US open-banking regulation gets Biden’s backing

The news: President Joe Biden is urging the Consumer Financial Protection Bureau (CFPB) to press forward on rulemaking that would give banking customers the right to port their data from one bank to another. 

The push from the White House—it’s part of a broader executive order addressing competition in various industries—encourages the CFPB to continue its current rulemaking effort under the Dodd-Frank Act’’s Section 1033.

How we got here: While the Dodd-Frank Act became law in 2010, the bureau has been slow to implement open banking regulation under it.

  • The bureau only laid the groundwork in 2016 and 2017, when it sought a request for information and produced a statement of principles, respectively. The regulator then held a symposium for industry stakeholders in February 2020.
  • In October 2020, the CFPB issued an advance notice of proposed rulemaking and asked for feedback under the process until February. The bureau has included data sharing in its latest rulemaking agenda, although it has yet to issue a proposed rule.

In the absence of open-banking regulation under Section 1033, private-sector actors have ventured in to fill the void.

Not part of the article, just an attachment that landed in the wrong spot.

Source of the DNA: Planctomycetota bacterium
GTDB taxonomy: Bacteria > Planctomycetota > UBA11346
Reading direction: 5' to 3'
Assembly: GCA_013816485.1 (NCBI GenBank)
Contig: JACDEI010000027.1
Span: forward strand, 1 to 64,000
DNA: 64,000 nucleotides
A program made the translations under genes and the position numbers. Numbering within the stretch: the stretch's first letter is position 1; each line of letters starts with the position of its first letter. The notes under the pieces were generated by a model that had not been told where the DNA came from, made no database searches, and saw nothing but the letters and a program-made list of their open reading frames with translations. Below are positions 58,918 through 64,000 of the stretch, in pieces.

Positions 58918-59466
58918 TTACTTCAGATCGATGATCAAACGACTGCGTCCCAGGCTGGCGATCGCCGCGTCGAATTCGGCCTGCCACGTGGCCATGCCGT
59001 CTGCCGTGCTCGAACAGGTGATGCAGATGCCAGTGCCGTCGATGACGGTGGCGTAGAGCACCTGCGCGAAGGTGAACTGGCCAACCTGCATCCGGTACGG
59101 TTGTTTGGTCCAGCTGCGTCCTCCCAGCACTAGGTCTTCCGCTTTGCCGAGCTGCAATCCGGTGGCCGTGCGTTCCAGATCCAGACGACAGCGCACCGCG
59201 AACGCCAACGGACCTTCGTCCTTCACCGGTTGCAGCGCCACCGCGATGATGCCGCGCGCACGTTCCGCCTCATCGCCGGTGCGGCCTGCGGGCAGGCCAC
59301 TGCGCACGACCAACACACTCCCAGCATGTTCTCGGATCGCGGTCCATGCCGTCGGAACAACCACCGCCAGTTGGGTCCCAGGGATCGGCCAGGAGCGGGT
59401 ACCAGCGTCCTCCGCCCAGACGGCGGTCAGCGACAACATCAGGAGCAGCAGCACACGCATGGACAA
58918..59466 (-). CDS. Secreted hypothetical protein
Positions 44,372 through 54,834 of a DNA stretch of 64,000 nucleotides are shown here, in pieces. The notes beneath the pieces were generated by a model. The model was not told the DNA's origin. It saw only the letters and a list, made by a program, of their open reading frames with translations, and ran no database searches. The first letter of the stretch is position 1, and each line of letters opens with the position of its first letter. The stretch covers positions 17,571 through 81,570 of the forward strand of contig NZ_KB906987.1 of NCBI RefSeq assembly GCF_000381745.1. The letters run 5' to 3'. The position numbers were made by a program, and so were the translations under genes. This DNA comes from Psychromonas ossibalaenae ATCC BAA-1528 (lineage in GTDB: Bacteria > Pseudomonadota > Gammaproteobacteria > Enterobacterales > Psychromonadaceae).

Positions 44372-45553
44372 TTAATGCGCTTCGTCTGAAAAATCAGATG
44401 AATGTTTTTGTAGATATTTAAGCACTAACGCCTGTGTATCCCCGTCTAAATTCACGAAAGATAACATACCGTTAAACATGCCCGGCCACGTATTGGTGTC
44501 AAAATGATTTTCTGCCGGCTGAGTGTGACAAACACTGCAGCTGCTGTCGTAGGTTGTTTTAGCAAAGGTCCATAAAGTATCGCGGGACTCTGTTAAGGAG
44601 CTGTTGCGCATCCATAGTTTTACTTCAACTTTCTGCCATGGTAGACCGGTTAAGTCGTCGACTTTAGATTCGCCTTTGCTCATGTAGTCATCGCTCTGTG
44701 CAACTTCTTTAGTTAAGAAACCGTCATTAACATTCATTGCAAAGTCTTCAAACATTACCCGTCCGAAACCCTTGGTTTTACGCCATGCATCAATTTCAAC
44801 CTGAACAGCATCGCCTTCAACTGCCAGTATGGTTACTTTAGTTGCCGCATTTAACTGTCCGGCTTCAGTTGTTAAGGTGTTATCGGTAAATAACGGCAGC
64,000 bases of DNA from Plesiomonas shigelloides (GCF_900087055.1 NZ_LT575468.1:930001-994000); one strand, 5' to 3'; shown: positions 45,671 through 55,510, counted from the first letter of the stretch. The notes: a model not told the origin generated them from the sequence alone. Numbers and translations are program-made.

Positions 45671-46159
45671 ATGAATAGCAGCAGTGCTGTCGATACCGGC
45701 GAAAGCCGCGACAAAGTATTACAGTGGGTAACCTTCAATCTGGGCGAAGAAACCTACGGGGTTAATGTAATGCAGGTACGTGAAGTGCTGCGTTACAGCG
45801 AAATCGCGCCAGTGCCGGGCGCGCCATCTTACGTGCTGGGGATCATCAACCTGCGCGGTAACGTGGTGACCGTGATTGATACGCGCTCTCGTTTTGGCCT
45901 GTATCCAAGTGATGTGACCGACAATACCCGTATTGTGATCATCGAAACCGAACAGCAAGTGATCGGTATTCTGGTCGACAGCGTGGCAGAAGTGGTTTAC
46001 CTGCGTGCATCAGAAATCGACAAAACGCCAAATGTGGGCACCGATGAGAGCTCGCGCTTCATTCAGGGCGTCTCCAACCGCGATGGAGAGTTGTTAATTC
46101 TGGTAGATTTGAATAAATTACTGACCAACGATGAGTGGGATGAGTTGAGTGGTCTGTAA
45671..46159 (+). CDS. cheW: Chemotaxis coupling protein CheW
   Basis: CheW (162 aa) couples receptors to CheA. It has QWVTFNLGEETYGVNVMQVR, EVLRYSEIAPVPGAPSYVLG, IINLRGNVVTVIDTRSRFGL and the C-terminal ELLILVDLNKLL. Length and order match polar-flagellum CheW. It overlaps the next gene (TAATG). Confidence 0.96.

• Prominent examples include API provider Plaid—it raised $425 million in April with a $13.4 billion valuation—and Akoya, which counts 11 banks as investors and most recently added one of them, Wells Fargo, to its data-sharing network. 
  • Additionally, a large group of prominent US and Canadian financial institutions have also banded together to form the Financial Data Exchange (FDX), which is seeking adoption of an industry-wide API technical standard. 

The opportunity: A CFPB-issued open-banking regulation will make it easier for consumers to port their banking data and will simplify the bank-switching process. This could potentially help neobanks to pick off incumbents’ customers and persuade potential users to designate them as their primary banks. Neobanks would then profit from higher value per client and higher deposit totals.

Convenient data movement would benefit challenger and incumbent banks alike by letting them share their data with fintechs. Banking players could then market seamless integration with fintechs as an enhancement to the customer experience to appeal to prospects and deepen existing customer relationships.

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